| Home | Site Search | Outreach | See/Hear Index |
Spring 99 Table of Contents
Versión Español de este artículo (Spanish Version)
By Jean Robinson, Family Support Specialist, TSBVI, VI Outreach
As a social worker and parent I have often wondered why some families and children do well in terrible circumstances and others, even with the best resources, do not. What factors determine which families stay together and which ones fall apart? When stressful events happen, how do families recover? Are there characteristics that increase the risk of adverse outcomes? Researchers with the Institute for Health and Disability at the University of Minnesota looked at family strengths in their study focusing on characteristics of families that contribute to positive outcomes. The top four indicators are:
How families explain and think about disability impacts their ability to move ahead and find stability. When they can explain the disability in such a way that makes sense to them and fits their beliefs, they are more likely to find coping strategies that allow them to move ahead with their lives. Resilience includes taking action to address a stressful situation. Resilient families actively learn about the disability and find needed services for their child. Better outcomes are found when families use flexibility in setting rules, establishing roles, and defining expectations.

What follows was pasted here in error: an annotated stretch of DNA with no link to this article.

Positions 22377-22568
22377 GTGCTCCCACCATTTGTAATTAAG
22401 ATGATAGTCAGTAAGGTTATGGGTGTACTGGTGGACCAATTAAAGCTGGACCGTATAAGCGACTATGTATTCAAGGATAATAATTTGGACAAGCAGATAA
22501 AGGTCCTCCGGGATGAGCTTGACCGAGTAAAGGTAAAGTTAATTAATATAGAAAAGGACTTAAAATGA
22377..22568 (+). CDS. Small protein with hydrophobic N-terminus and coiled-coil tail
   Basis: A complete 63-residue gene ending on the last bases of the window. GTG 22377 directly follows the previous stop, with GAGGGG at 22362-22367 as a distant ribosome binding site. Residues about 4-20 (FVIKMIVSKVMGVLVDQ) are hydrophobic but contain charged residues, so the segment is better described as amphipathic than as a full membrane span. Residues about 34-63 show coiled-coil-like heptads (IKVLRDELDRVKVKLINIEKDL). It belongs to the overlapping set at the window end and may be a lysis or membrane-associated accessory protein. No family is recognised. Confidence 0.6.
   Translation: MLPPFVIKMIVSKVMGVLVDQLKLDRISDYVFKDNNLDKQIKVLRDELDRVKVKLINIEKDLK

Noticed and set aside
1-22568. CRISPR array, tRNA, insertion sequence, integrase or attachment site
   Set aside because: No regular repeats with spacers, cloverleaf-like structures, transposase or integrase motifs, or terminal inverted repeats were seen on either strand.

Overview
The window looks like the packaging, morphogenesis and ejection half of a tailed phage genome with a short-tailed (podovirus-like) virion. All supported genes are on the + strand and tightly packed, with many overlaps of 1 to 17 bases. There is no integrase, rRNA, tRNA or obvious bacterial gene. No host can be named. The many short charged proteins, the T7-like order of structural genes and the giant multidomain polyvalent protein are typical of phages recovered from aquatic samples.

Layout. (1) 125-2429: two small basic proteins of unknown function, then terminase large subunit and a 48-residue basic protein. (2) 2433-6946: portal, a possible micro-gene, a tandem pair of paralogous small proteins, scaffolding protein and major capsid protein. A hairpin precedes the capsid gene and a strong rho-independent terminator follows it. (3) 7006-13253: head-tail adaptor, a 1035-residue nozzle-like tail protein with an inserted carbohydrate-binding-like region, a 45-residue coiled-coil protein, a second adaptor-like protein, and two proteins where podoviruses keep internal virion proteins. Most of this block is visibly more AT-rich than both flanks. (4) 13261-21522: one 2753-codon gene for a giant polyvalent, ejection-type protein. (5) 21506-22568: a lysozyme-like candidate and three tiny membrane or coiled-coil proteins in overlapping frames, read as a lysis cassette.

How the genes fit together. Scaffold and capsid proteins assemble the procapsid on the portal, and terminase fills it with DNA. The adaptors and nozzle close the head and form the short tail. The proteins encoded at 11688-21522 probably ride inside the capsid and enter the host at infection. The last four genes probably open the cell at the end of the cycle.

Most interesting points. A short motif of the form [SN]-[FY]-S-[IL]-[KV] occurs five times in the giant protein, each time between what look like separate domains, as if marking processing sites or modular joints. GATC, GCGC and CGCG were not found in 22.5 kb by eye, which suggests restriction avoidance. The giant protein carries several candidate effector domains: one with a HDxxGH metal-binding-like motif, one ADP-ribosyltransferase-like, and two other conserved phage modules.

These families have learned to work together. They learn interdependence with others and find a sense of coherence and balance in their life. They don't just survive, they thrive.
The next three articles validate the research. The first article, "If Only . . ." originally appeared in the Parent to Parent of Georgia newsletter, FOCUS, Summer, 1997. The second article, "Lessons Learned" by Cathy Allen was developed from a response to a parent on the CHARGE listserve, and Cathy graciously allowed us to share it with other families. It gives wonderful, practical strategies for families to maintain resilience. One strategy not mentioned in this article is Cathy's practice of keeping a journal that updates her extended family and friends through e-mail. She finds that it is a quick, easy way to keep loved ones up-to-date and is a form of "therapy" for her. The third article, written from a father's perspective, is titled "One Dad's Story." It first appeared in the Family to Family Network newsletter, published by Family to Family support organization in Houston. Accompanying these three articles is an article resulting from research done by the University of Minnesota on families of children with disabilities.
| Spring 99 Table of Contents | Send EMail to SEE / HEAR |
Please complete the comment form or send comments and suggestions to: Jim Allan (Webmaster-Jim Allan)
Last Revision: September 4, 2003